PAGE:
There’s no question that weddings have a tried-and-true formula for
success, but you just need to have one original idea that reflects your
own taste and personality to make your day distinctive.
Bow to sentiment
We recall the dramatic entrance that Sarah and Matt Cassidy of Ottawa made in a horse-drawn carriage shaped like a pumpkin. And a further bow to sentiment were the wine stoppers, handcrafted by Sarah’s grandfather and the cake topper that had belonged to the bride’s great grandmother.
They concentrated on lovely sentimental gestures. Sentiment also was front and centre when Tina Stefanic and Jeremy Borda were married in Slovenija by an 83-year-old priest who had baptized the bride.
Sentiment is often key in making an event forever memorable.
A bride wrote us to say that she had refused to have rectangular tables because round tables invite conversation. Then, just for fun, she mounted and framed a question for each table that they had to debate. (An example: Who’s the better driver, men or women?)
A bell rang at the beginning of the dinner, guests at each table divided into two teams, and they had 15 minutes for their spirited debate. Then the bell rang again to stop the discussions (amid much teasing and laughter).
A conversational gambit is a novel way to break the ice for those who don’t know the other guests at their table and it can set the tone for a fun evening.
A couple of years ago, Liezle and Eric Teodori of Collingwood Ontario made wine a central theme, celebrating Napa Valley, where Eric had proposed to Liezle. Wine corks were the place cards, wine chocolates were the bomboniere (small bottles of wine are a good alternative) and each table was named after a vineyard they had visited together.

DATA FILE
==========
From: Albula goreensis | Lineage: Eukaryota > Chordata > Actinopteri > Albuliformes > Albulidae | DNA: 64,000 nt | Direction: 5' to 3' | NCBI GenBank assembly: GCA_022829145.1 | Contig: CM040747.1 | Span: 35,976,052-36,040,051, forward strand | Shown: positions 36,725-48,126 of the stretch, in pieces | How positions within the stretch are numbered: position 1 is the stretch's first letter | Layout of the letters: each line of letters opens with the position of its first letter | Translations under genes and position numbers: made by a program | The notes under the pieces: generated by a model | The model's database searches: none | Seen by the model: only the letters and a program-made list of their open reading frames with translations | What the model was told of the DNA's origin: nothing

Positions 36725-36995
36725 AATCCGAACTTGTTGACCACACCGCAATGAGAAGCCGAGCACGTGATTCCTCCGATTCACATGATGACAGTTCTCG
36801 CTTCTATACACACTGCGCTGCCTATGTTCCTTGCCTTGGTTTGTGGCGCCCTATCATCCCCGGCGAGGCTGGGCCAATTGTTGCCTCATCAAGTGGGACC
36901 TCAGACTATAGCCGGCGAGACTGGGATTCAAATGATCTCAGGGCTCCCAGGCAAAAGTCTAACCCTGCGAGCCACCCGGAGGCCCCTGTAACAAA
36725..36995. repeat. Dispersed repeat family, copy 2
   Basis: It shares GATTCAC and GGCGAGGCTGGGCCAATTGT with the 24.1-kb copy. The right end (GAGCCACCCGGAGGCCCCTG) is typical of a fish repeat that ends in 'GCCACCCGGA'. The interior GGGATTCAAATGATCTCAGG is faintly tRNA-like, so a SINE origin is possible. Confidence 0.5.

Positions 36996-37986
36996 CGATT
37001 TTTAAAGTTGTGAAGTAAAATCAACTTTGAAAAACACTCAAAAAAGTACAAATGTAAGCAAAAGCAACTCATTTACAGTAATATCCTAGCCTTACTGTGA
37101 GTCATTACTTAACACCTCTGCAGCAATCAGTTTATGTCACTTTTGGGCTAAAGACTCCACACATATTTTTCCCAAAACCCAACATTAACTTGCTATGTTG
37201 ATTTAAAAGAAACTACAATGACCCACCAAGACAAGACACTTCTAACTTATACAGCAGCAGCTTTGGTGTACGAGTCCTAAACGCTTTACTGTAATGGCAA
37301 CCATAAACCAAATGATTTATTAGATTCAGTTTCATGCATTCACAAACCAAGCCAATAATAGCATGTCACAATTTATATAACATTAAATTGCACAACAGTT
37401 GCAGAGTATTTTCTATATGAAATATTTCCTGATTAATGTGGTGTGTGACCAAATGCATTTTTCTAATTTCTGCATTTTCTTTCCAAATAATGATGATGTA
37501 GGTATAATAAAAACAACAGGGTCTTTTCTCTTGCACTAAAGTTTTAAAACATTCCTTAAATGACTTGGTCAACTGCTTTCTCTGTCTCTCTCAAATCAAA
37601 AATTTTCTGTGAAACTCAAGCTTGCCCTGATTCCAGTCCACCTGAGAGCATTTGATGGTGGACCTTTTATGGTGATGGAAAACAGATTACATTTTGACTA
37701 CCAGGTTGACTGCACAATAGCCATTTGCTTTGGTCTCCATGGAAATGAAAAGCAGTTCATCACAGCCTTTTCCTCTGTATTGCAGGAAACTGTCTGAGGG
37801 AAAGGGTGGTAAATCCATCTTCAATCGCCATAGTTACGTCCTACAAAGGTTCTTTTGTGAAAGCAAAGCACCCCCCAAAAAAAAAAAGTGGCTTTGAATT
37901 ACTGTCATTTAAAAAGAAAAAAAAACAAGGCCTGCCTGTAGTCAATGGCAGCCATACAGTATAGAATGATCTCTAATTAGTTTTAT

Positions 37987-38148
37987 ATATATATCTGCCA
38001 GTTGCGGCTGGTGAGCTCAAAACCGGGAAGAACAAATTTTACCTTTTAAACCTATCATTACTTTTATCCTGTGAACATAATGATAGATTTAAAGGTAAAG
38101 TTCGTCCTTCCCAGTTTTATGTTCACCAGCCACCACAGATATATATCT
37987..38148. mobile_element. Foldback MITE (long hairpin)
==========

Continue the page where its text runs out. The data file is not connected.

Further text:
You often can capture a special time in your lives and celebrate it with your guests.
A couple told us about their concern about having a tight budget that seemed to eliminate having any extras that would make their day special. Then they decided that rather than have a so-so evening dinner, they would have a really great brunch.
This meant that they could afford to have something extra; they decided on a coffee bar with cappuccinos, lattés, mimosas and bellinis that surprised and delighted their guests. They said it was a sensation!
Other couples have told us that they had an old-English afternoon tea that their guests loved.
A reception well done on a smaller scale trumps a big but second-class reception every time.
We recall Mélissa Liard and Rocco Signorile giving their guests a wedding to remember when they celebrated their favourite music era. They sent out invitations on one side of Motown, vintage rock and jazz 45s, leaving the original music on the other side. And at the reception, they delighted their guests when they took the stage as drummer and jazz singer, performing My Man and the Beatle’s For You Blue in lieu of a first dance.
Lucky the guests whose hosts have a talent that they are willing to share.
- When Katie Lee married Billy Joel in 2004 it wasn’t a surprise that the celebrity chef put her special talent to work. The author of The Comfort Table made her own rosemary biscotti, attached the recipe and that became the take-home gift for her guests. They loved it.
- Singer songwriter Sara Evans, who took country music by storm with her double platinum album Born to Fly was married at a farm to radio sports talkshow host Jay Barker. She relieved the hot weather by proviiding her guests with specially printed wedding fans – and every guest took home a cherry pie. Those are the two personal touches that were remembered.
- When Eva Longoria was married in Paris, her guests were overwhelmed at the beauty of the flowers that surrounded them in such abundance. Eva didn’t care about the cost. Flowers are her passion and they were a priority at her wedding – and that’s what made her wedding memorable.